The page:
Hacking and extortion attempts against organizations have unfortunately become all too commonplace these days. On Tuesday, an unlikely victim went public: the British band Radiohead. But was the band really a hacking and extortion victim?
On Wednesday, just days after a new "cybersecurity" law took effect, Vietnam alleged that Facebook has violated the law by allowing users to post anti-government comments on the platform. The so-called cybersecurity law actually speaks little about IT security measures.
Spear phishing attacks are in the news again following the Justice Department's indictment of Russian military intelligence officers for alleged attacks against U.S. politicians and county and state election boards. Here's how to play better phishing defense.
Score one for preparation: In the wake of a ransomware attack that infected 900 workstations, the San Francisco Municipal Transportation Agency says it's restoring affected systems, vowing to not give the attackers a single bitcoin of their ransom demand.
After complaints from merchants and an update from the Fed, Visa has modified debit routing rules, noting that merchants can route U.S. EMV debit transactions through any of more than a dozen available networks, and not just Visa's. The move could have implications for chip-and-PIN use.
Vulnerable firmware has been highlighted again in a range of low-cost Android phones, raising concerns over their security. This latest incident comes 11 months after security analysts first raised flags.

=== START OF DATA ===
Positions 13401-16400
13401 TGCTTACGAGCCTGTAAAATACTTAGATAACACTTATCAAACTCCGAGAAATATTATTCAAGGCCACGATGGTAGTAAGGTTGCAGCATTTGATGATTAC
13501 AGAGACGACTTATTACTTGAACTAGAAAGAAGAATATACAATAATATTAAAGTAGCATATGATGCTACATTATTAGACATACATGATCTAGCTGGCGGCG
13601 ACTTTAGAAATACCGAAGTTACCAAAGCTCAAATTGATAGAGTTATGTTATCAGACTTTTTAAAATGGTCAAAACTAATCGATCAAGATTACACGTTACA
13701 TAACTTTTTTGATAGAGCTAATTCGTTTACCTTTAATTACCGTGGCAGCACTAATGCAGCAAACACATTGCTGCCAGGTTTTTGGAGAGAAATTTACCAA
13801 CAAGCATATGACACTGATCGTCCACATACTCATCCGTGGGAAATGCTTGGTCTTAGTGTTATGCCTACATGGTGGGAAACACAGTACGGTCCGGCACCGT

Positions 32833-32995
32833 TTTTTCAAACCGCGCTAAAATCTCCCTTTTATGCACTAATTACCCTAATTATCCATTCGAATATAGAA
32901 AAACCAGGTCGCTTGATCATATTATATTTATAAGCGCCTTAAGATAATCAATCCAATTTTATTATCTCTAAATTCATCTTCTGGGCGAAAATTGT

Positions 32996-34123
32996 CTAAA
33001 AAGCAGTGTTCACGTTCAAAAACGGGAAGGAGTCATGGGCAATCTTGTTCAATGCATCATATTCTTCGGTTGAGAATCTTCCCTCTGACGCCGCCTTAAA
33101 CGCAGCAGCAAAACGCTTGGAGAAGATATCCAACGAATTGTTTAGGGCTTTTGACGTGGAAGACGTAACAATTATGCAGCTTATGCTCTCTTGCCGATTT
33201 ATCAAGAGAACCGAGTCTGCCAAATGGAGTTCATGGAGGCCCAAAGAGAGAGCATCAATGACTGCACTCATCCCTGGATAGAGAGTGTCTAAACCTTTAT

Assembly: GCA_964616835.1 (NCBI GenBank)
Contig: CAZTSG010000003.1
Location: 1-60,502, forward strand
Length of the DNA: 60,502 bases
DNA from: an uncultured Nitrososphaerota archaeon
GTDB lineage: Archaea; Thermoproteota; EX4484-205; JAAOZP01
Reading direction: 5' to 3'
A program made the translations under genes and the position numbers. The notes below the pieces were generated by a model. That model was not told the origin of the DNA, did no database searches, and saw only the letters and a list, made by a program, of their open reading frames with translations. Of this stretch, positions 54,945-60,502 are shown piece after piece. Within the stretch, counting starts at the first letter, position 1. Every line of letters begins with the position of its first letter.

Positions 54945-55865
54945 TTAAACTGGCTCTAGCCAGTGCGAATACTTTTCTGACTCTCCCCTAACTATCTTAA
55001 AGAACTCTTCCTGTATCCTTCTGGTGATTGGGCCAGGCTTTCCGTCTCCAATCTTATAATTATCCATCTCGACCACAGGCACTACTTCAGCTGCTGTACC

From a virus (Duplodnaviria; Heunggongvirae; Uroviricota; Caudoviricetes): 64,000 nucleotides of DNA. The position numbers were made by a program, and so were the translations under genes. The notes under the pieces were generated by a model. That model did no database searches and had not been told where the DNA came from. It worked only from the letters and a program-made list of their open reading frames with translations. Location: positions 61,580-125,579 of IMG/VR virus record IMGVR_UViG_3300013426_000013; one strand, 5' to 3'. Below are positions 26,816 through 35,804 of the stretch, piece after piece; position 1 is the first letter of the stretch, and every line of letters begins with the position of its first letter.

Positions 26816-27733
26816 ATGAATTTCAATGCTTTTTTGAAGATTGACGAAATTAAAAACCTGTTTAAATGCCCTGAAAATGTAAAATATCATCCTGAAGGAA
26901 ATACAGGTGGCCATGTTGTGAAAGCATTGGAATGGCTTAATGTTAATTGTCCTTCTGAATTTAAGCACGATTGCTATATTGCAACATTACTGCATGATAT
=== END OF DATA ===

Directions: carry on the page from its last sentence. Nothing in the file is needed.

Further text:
If intelligence or law enforcement agencies know that an organization's information systems are being attacked, when should they alert the victim, if at all? What if the victim is a political party? Here's a look at the issues raised by the Democratic National Committee hack investigation.
Unlike other malware, ransomware practically screams and shouts at victims, and that distinct behavior holds promise for helping to better detect and block ransomware infections, according to Northeastern University security researchers.
To the list of vulnerable, Internet-connected devices - from routers and home alarms to baby monitors and toys - now add the world's most popular electric car: the Nissan LEAF. Nissan says a full fix is forthcoming.
Are you heading to RSA Conference 2015 in San Francisco? If so, be sure to connect with Information Security Media Group. We'll be out in full force on the Expo floor, as well as running a number of must-attend sessions and events.